Scams To Watch Out For When You Learn To Drive
When choosing which company to learn to drive with, you may suddenly realise there’s lots of instructors out there. You may already know if you would prefer to have either a male or female instructor, you may be looking for one that uses automatic cars rather than manual. But one of the big considerations that most students will be thinking about when choosing their instructor is the price. Some offer deals, to make them stand out in the crowd. But are these deals as good as they appear to be?
Misleading introductory offers
If you’re looking for driving lessons, I bet you’ve seen loads of offers, for instance 5 lessons for £50, 10 for £99. Sound great don’t they? But you may want to make sure you check out some of the details before you hand over your money.
Did you notice that the offer states the number of lessons and not the length of a lesson? There are some instructors who have been known to provide shortened lessons. So rather than charging for the usual hour, the deal only includes a short 30 minute lesson. So it’s important to compare the price based on the same amount of time, which might well work out about the same as a regular lesson – so not such a great deal!
On the other hand the “5 lessons for £50” deal doesn’t actually state that it’s your first 5 lessons that are discounted. Some will discount certain lessons, for example lesson number 1, 5, 10, 15 etc. However you have to pay the full price for all the lessons in between. You may need to pay this up front and once you’ve paid you may not get a refund which isn’t good if you don’t get on with your instructor.
Trainee driving instructors
Wouldn’t you feel cheated if you were paying full price for your lessons and then discovered that your instructor wasn’t qualified? A qualified instructor will have a green ADI badge, if their badge is pink then they’re not qualified. Check out your instructor before you start, know what you’re paying for. How experienced are they? There’s nothing wrong with learning to drive with a newly qualified instructor or even one in training – but would you really expect to pay full price?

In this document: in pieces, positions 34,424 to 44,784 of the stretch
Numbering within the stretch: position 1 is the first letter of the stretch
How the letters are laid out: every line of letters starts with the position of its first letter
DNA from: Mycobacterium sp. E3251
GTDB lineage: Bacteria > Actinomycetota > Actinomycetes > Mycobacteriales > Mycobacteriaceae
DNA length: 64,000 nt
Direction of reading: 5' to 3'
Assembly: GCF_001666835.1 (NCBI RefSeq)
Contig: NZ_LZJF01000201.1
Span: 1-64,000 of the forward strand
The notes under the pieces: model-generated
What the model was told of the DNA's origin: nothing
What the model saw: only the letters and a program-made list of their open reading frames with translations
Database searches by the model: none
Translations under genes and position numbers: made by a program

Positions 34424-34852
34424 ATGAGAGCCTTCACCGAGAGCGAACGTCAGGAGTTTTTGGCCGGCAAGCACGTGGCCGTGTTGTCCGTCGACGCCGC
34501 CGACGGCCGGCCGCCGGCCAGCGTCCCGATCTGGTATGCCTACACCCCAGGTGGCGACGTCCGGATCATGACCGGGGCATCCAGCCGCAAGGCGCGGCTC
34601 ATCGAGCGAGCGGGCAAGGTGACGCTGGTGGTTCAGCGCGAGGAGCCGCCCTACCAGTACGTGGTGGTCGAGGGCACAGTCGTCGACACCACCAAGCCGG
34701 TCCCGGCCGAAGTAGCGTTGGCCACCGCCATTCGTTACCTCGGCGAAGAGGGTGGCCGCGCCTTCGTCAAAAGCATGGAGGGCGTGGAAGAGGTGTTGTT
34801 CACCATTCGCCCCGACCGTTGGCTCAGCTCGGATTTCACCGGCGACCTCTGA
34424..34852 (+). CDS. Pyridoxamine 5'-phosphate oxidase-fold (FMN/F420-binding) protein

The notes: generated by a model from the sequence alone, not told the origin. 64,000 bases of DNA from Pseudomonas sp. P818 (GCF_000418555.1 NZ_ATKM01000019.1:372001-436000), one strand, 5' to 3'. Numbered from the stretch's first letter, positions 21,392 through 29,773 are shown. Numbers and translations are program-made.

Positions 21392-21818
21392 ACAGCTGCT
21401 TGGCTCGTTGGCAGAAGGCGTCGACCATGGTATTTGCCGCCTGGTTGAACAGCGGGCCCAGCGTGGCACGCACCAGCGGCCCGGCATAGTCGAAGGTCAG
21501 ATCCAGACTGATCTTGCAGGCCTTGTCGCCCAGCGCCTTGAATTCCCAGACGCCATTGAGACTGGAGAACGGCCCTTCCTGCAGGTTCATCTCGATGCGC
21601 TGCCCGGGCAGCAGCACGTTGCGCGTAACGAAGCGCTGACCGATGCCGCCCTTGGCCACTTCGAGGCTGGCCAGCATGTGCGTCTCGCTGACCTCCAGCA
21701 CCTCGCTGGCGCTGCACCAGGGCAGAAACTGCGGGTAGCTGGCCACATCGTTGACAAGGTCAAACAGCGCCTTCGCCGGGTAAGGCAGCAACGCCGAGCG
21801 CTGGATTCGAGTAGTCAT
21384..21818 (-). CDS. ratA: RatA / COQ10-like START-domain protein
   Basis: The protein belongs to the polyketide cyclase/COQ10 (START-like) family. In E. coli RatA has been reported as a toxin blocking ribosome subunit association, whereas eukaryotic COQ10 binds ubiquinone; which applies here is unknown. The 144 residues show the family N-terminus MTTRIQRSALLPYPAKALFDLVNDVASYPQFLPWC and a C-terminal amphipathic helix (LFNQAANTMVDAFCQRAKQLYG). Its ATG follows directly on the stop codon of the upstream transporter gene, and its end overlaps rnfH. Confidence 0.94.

Get Driving on your First Lesson
Driving on your first lesson sounds great but essentially it’s not being done to help you – it’s purely a sales gimmick. A good instructor will always spend time during your first lesson chatting to you about the controls (you need to know the difference between the accelerator and the brake, or understand what you’re looking for in the mirror) and about you and your expectations. On a first lesson you may get to go for a short drive (if you’re ready) not because you’re being ripped off, but you need to learn the basics before you start on the more technical parts like reversing, and other manoeuvres.
So our advice is, if you think an offer is too good to be true, -check it out by all means. But go into any deals, with your eyes open. At the end of the day instructors need to make their money; to maintain their car, pay for petrol, put food on their tables and a roof over their heads etc. If they’re not charging you enough, then you’ve got to ask yourself why not?
Ask questions and get the information in writing – question them about their deals – ask them what is included in the offer and what isn’t.